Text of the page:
Stages of competitiveness are organized around the activities associated with supplier control, customer control, competitor control, and event threat control. See Figure 1. Supplier control is achieved by establishing an attractive workplace culture, achieving maturity in process and skills, deepening industry relationships, and retaining personnel. The art of customer control is achieved by deepening customer relationships, balancing business factors, and achieving total customer satisfaction. Competition is controlled by deepening community relationships, fielding superior products, and setting the direction for the niche. Event threats and change are controlled by guarding against government intrusion, applying strategic software management, performing due diligence and understanding reality.

Figure 1. Competitiveness

may15-article-11-figure-1Numerous issues threaten competitiveness. The increasing dependence on software to achieve competitiveness is not being met with increasing domestic workforce capability and capacity. Enterprises in search of value continue to choose offshore outsourcing for skills and cheap labor. Cybersecurity shortfall threatens continued loss of intellectual capital. Tax policy, misguided regulations and antitrust litigation offer impediments and uncertainty. The austerity and affordability challenge ties our hands from the start. The Department of Defense (DoD), the defense industrial base, and the nation’s critical infrastructure all face challenges in supply-chain risk management. These diverse challenges span infrastructure, trust, competitiveness and austerity. Beginning with acquisition, where supply chain foundations are laid, software and supply-chain risk management (SSCRM) assurance extends into operations and sustainment.

Security

The most essential attributes of security are trustworthiness, protection and resilience. See Figure 2. Security is defined as being protected against danger or loss. Software assurance is the level of confidence that software is free from vulnerabilities. It involves trustworthiness and no exploitable vulnerability, justifiable confidence in predictable execution, and conformance through planned and systematic multidisciplinary activities.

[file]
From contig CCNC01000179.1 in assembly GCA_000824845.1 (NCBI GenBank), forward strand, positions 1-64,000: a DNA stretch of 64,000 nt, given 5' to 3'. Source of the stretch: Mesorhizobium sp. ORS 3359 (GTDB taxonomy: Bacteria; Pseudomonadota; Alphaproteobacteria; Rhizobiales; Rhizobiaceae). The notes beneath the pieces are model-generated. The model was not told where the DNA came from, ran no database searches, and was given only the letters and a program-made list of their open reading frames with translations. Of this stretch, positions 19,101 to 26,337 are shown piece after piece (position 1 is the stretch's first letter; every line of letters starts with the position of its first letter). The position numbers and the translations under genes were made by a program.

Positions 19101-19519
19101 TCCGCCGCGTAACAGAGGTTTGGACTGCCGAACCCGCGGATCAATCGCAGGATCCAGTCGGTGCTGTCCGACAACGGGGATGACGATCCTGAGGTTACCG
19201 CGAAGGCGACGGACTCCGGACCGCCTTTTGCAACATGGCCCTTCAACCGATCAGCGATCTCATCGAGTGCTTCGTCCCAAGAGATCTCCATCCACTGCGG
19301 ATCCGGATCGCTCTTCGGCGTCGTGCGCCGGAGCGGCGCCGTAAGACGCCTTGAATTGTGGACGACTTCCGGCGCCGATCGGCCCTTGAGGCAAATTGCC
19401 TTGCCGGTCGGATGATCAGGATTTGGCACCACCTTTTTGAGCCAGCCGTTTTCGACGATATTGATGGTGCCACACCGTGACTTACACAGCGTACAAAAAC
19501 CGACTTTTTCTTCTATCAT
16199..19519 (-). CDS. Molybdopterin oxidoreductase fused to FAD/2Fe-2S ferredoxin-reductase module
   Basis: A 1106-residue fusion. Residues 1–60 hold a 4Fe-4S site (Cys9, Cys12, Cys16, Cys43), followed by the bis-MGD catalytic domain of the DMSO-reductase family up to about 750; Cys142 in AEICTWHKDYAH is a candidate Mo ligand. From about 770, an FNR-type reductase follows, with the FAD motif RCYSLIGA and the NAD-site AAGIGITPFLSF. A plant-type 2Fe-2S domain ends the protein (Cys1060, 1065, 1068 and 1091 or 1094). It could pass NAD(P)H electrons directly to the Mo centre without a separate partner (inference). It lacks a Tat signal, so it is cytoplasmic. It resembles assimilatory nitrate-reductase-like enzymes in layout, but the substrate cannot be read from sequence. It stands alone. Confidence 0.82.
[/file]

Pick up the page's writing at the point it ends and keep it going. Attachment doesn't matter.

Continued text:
Figure 2. Security

may15-article-11-figure-2Simply put, the goal of cybersecurity is to assure the trustworthiness, security and resiliency of software components, systems and systems of systems of all kinds, including those used in national defense and the nation’s critical infrastructure. Resilience is the ability to anticipate, avoid, withstand, mitigate and recover from the effects of adversity, whether natural or man made, under all circumstances of use.

Many issues surround security. Cybersecurity foundations are lacking. Cybersecurity practice is ad hoc and not well understood. Ineffective cybersecurity training and certification programs do not provide an ability to secure large-scale software-intensive systems. Research programs often are misdirected and promise what they cannot deliver. As mentioned above, STEM initiatives cannot deliver the needed results and executives and senior managers are disconnected from the realities they face. Privacy, civil liberties, and concerns about information sharing liability increase resistance and barriers to achieving cybersecurity.

Software

The most valued attribute of software is trustworthiness, and this is achieved through good software engineering and the willingness to manage technical debt. See Figure 3. A trustworthy software system is engineered to rigorously demonstrate completeness, correctness, style, rules of construction, and multiple views in order to be trustworthy, secure and resilient. The body of knowledge for good software engineering spans iterative development, systematic design and programming, rigorous software inspections and software process maturity.

Figure 3. Software

may15-article-11-figure-3The issues surrounding trustworthiness are deeply rooted. An immature software profession continues to stumble in delivering trustworthy software components, systems, and systems of systems. Delivered software continues to contain weaknesses and vulnerabilities that can be exploited. There is growing software dependence in the nation’s critical infrastructure and defense industrial base, both of which depend on assuring trustworthiness. Next-generation strategies and tactics do not build on earlier work, lessons learned and past achievements.